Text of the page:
Why doesn’t Windows 95 format floppy disks smoothly?

Raymond Chen

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Who spends all day formatting floppy disks? From the reaction of geekdom, it appears that there are lots of geeks who sit around formatting disks all day. (Psst, you can buy them pre-formatted.) But why did Windows 95 get all sluggish when you formatted a floppy disk?

It’s that pesky MS-DOS compatibility again.

As we saw a while ago, MS-DOS acted as the 16-bit legacy device driver layer for Windows 95. Even though the operation was handled by the 32-bit file system, all I/O calls were routed through 16-bit code (if only briefly) so that 16-bit drivers, TSR, and the like would see what appeared to be “normal 16-bit behavior” and continue operating in the manner to which they had become accustomed.

In the old 16-bit days, disk formatting was done via software interrupt 13h, and many programs took advantage of this by hooking the interrupt so they would know whenever a floppy disk was being formatted. Some TSRs did this, as did backup programs (including backup programs designed for Windows 3.0 which included 32-bit Windows 3.x drivers—VxDs they were called—to monitor the floppy drive). But that doesn’t explain everything. After all, Windows 95 sent all disk I/O through the 16-bit vectors, not just floppy disk formatting. Why does floppy disk formatting take such a toll on the system?

As I noted in the linked article, the 32-bit file system did a lot of fakery to make 16-bit code believe that MS-DOS was in charge, even though it wasn’t. Anybody who’s done TSR programming (wow, the phrase anybody who’s done TSR programming used to cover a lot of people but nowadays describes a few dozen geezers, most of whom are trying very hard to forget those days) knows all about the INDOS flag. This was a flag that MS-DOS set when an MS-DOS I/O call was active. Since MS-DOS was not re-entrant, TSRs had to pay close attention to that flag to know whether it was safe to issue MS-DOS calls or not. This INDOS flag was the 16-bit manifestation of what the 32-bit kernel called simply The Critical Section, with the definite article, because the 32-bit kernel kept the two critical sections (the 32-bit one and the 16-bit one) in sync so that MS-DOS drivers and TSRs wouldn’t themselves get re-entered. If one virtual machine claimed the critical section, another virtual machine that tried to claim it would wait until the first one released it. In that manner, the driver or TSR would not get re-entered.

As I already noted, back in the 16-bit days, the actual work of formatting was done by the ROM BIOS, and for compatibility reasons, floppy disk formatting was still sent through software interrupt 13h on the 16-bit side so any TSRs or drivers could see what was going on. There are a lot of crazy ROM BIOSes out there, and when a floppy disk format request was issued, the 32-bit kernel would do a bunch of extra work to ensure that the ROM BIOS got the execution environment it wanted. For example, the hardware timer ports were temporarily unvirtualized so as not to mess up the sensitive timing loops that ROM BIOSes used for floppy disk formatting.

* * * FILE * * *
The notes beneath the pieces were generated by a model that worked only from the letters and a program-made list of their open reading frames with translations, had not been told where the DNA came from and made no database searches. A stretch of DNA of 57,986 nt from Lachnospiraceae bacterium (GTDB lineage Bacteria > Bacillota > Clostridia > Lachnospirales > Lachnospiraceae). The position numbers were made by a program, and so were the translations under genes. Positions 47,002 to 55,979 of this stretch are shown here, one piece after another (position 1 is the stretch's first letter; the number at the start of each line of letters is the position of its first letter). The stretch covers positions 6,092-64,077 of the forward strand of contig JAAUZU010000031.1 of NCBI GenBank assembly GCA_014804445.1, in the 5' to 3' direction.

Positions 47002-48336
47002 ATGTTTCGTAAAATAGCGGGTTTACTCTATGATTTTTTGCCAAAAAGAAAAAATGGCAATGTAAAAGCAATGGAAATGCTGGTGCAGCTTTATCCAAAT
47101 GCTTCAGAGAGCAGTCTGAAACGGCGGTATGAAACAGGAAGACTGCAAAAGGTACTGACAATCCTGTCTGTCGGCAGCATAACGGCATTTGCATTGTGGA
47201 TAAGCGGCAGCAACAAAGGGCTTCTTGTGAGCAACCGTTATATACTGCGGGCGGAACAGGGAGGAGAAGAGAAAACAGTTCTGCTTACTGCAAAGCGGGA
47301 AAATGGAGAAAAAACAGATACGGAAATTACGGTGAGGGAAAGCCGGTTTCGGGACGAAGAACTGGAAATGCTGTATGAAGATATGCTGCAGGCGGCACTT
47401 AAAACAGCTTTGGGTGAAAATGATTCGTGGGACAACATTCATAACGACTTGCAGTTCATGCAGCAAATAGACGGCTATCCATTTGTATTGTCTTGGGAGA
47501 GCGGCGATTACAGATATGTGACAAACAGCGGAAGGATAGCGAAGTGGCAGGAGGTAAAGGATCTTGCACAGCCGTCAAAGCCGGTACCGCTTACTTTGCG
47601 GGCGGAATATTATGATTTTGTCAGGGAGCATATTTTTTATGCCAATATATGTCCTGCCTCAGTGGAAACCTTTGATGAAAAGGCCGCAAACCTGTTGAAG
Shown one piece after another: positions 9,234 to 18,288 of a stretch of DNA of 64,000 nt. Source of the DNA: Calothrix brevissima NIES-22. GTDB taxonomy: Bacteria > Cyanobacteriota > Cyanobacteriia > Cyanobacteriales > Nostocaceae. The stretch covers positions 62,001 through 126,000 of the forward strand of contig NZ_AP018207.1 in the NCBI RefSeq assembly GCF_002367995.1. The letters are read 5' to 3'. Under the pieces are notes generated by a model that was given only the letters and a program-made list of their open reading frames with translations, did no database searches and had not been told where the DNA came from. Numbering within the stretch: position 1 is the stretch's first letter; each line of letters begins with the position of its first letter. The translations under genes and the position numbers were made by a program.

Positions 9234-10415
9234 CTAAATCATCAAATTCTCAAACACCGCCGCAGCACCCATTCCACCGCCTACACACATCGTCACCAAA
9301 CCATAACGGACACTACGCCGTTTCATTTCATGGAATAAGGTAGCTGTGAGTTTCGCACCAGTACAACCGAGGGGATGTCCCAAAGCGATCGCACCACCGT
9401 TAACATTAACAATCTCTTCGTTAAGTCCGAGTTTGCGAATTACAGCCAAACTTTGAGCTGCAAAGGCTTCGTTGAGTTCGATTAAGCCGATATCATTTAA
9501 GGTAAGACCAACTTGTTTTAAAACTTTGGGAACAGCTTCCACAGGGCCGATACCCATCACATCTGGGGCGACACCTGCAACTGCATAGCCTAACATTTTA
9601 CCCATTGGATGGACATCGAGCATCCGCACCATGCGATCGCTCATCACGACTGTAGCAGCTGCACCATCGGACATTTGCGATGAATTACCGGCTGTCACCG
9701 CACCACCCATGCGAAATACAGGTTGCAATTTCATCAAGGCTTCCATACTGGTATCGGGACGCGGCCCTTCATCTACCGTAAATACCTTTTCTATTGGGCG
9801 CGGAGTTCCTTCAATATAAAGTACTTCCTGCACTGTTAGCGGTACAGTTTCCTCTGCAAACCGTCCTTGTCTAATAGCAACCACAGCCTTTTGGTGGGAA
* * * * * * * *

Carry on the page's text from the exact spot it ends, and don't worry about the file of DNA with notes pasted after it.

Okay, let’s add up the damage. When a floppy disk is formatting, the timer is unvirtualized so that the ROM BIOS timing loops will run accurately. Only the virtual machine that is formatting the floppy drive receives timer ticks; the others have to wait. No timer ticks means the scheduler doesn’t get told when it’s time to let another thread run. What’s more, the critical section is held across this operation, which means that no other thread can issue I/O operations either. And on top of that, the floppy disk is a slow medium, so any operations that wait on the floppy disk will have to sit and wait for several seconds.

Well, at least floppy disks are formatted a track at a time, so the system doesn’t get locked out for the entire duration of the format operation. The ROM BIOS would be told to format a track, and when it was done, the timers would be returned to normal (allowing the scheduler to do a little bit of scheduling), the critical section would be released (so that any pent-up I/O gets a chance to run), but then the FORMAT.COM program would turn around and format the next track, and the system would go back into hang on, let’s not disturb the ROM BIOS while it does its thing mode for another track.

Now, as with the 32-bit file system, there was a 32-bit floppy driver that tried to catch the format operations on the back end, and if successful, it would take over the job of formatting one track from the ROM BIOS. It was a valiant effort, but it doesn’t matter how high-performance your driver is; the speed of formatting a track is pretty much constrained by the mechanics of the floppy disk drive itself. (The person responsible for Windows 95’s 32-bit floppy driver was no slouch. I’ll try to remember to tell some more stories later.)

Sure, if Windows 95 didn’t have to be compatible with 16-bit device drivers, TSRs, and squirly ROM BIOSes, it could have gone straight to the 32-bit floppy driver to do the formatting without having to do all this timer and critical section nonsense. But it turns out we already had a product that said good-bye to compatibility with 16-bit device drivers, TSRs, 16-bit Windows programs that talked to custom 32-bit Windows 3.x drivers, and squirly ROM BIOSes. It was called Windows NT.

If you want Windows NT you know where to find it.


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